With their Reagan-era radios now retired, the Capitol Police have begun communicating over a modernized, encrypted digital radio system.
The long-delayed upgrade means better signal strength, less static and the end of the “dead zones” that once hindered communication in the Capitol’s thick-walled tunnels and parking garages. It will also prevent outsiders from listening in on the force’s transmissions via cheap scanners.
Capitol Police Chief Kim Dine deemed the transition a “significant milestone” for the department in a release issued Thursday.
The radio modernization project began in 2006, before Dine took the helm. Since then, Congress has appropriated more than $106 million to fund the upgrade, with $103 million currently obligated.
House Legislative Branch Appropriations Subcommittee Chairman Tom Cole, R-Okla., said he was pleased that both chambers worked together to “fund that need, even in a tough budget requirement.
“There’s nothing more important than keeping the Capitol safe, not only for the people that work here but obviously for the visitors we have every day,” said Cole, who took the gavel in 2013.
The department has been talking to Congress about the need to modernize for close to a decade. A 2004 cost estimate of $35 million for the project was limited to upgrading the old analog system and did not include the new digital technology or infrastructure required to cover the Capitol campus, plus a 10-by-10 mile outdoor grid.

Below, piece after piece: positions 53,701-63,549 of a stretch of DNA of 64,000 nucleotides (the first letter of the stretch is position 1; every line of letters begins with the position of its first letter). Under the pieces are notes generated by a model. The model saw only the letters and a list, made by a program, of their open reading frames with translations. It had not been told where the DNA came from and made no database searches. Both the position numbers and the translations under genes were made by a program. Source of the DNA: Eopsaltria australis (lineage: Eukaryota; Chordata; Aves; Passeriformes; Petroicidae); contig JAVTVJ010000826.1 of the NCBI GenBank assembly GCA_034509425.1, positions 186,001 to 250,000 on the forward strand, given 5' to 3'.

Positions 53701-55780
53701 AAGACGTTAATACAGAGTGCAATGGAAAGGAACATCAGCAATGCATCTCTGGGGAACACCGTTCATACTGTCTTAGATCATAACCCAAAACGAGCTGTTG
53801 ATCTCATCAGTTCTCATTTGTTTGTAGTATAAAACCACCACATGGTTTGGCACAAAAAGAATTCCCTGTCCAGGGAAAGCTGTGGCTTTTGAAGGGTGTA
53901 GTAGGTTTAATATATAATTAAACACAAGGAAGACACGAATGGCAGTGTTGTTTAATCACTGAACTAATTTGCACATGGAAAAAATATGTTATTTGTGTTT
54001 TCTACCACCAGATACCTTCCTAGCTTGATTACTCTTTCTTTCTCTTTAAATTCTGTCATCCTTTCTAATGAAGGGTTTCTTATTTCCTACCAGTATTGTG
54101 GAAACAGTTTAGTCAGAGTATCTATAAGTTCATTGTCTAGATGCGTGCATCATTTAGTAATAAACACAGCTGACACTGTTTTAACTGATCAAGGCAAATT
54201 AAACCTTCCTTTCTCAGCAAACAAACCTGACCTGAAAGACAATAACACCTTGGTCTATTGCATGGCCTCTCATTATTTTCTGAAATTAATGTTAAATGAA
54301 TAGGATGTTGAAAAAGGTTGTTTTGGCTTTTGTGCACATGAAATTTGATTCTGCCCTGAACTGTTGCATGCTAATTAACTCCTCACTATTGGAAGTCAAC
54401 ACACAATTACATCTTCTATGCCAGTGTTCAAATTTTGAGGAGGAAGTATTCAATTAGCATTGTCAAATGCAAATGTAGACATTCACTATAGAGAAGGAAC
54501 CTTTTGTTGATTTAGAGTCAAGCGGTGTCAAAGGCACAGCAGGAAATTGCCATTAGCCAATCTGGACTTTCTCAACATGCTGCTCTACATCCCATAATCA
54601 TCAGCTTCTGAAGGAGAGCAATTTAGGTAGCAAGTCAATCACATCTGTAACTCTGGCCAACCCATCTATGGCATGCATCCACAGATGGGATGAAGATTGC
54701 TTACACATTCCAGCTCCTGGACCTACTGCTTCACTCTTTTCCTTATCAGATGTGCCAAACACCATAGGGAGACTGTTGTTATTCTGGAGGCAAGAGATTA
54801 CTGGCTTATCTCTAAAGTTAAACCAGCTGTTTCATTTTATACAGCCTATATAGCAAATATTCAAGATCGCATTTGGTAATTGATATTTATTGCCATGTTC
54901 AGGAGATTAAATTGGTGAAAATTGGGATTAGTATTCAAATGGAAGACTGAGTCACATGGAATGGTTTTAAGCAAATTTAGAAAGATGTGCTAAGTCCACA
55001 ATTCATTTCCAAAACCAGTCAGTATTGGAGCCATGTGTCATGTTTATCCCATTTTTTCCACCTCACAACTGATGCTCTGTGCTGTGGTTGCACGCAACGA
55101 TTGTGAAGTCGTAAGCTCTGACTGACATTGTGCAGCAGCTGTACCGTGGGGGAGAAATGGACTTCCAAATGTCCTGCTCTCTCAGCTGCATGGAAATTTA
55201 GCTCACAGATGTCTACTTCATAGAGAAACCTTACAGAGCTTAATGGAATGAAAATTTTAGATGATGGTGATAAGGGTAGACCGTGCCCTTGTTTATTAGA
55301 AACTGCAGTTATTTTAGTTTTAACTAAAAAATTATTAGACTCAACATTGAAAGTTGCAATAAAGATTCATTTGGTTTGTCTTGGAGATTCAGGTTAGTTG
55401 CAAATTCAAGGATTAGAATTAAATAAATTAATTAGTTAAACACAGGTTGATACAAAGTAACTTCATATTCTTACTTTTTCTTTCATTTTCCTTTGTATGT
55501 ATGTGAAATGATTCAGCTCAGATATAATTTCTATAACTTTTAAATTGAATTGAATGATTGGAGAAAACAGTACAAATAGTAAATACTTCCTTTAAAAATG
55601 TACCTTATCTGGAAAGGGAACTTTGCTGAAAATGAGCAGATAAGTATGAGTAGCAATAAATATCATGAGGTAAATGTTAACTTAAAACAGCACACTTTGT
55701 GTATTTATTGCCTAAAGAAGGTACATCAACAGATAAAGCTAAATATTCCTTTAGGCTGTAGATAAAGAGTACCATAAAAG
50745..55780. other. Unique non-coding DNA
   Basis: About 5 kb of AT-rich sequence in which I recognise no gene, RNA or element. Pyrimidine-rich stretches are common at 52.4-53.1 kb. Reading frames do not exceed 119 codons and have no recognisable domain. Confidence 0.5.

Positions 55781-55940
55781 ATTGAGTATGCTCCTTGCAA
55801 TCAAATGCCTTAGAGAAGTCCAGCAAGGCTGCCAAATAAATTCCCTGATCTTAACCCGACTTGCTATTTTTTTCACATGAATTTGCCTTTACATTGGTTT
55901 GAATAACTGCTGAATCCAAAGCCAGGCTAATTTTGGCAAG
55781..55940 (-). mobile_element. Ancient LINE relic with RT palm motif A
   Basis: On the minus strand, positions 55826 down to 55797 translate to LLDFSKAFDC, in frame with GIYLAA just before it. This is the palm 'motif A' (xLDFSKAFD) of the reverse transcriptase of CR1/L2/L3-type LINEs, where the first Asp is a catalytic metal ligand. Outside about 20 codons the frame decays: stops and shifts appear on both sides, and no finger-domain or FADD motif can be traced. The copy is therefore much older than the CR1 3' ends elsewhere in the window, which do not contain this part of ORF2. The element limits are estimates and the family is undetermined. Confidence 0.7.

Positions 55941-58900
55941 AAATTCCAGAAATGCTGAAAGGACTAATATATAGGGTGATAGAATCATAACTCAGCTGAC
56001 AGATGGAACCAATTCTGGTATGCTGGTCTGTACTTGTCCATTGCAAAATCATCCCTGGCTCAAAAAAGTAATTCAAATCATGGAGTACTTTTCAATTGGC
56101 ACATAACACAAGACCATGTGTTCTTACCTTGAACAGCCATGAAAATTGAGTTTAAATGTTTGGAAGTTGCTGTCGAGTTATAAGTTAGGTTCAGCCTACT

“I am so pleased that the Capitol Police interoperable radio system was fully implemented this week,” Rep. Debbie Wasserman Schultz, ranking member and former chairwoman of the panel, said in a statement. “As I’ve said in several Legislative Branch oversight hearings over the last six years, this new system will be absolutely critical to the safety and security of the Capitol campus and has been desperately needed since the attacks on 9/11. I commend Chief Dine and his team for their perseverance to get the new radio system operational.”
The Capitol Police teamed up with Architect of the Capitol Stephen T. Ayers and Naval Systems Air Command in designing, implementing and executing the system. The Government Accountability Office played a key role in technical and project management aspects of the upgrade.
The new system is aimed at providing greater “interoperability” — a term that became something of a buzzword around Capitol Hill in the wake of the Navy Yard shooting and the Oct. 3 incident involving Miriam Carey on the Senate side of the Capitol campus. Members of Congress questioned whether enhanced radio interoperability among officers from the Capitol Police, Metropolitan Police Department and Secret Service could have saved lives.
Sen. John Hoeven, R-N.D., advocated for the radio modernization project as ranking member of his chamber’s Legislative Branch Appropriations panel. He made the project a priority in the interest of security for members, their staffs and the thousands of visitors who come to the complex each day, according to spokesman Don Canton.
Dine thanked Congress, especially the Appropriations and Oversight Committees, for their collaboration. He said it will be a “state-of-the-art critical life and safety too for our agency.”
Rep. Elijah Cummings, D-Md., right, hugs Harold Schaitberger, General President of the International Association of Fire Fighters, after the Congressman spoke at the IAFF's Legislative Conference General Session at the Hyatt Regency on Capitol Hill, March 9, 2015. The day featured addresses by members of Congress and Vice President Joe Biden.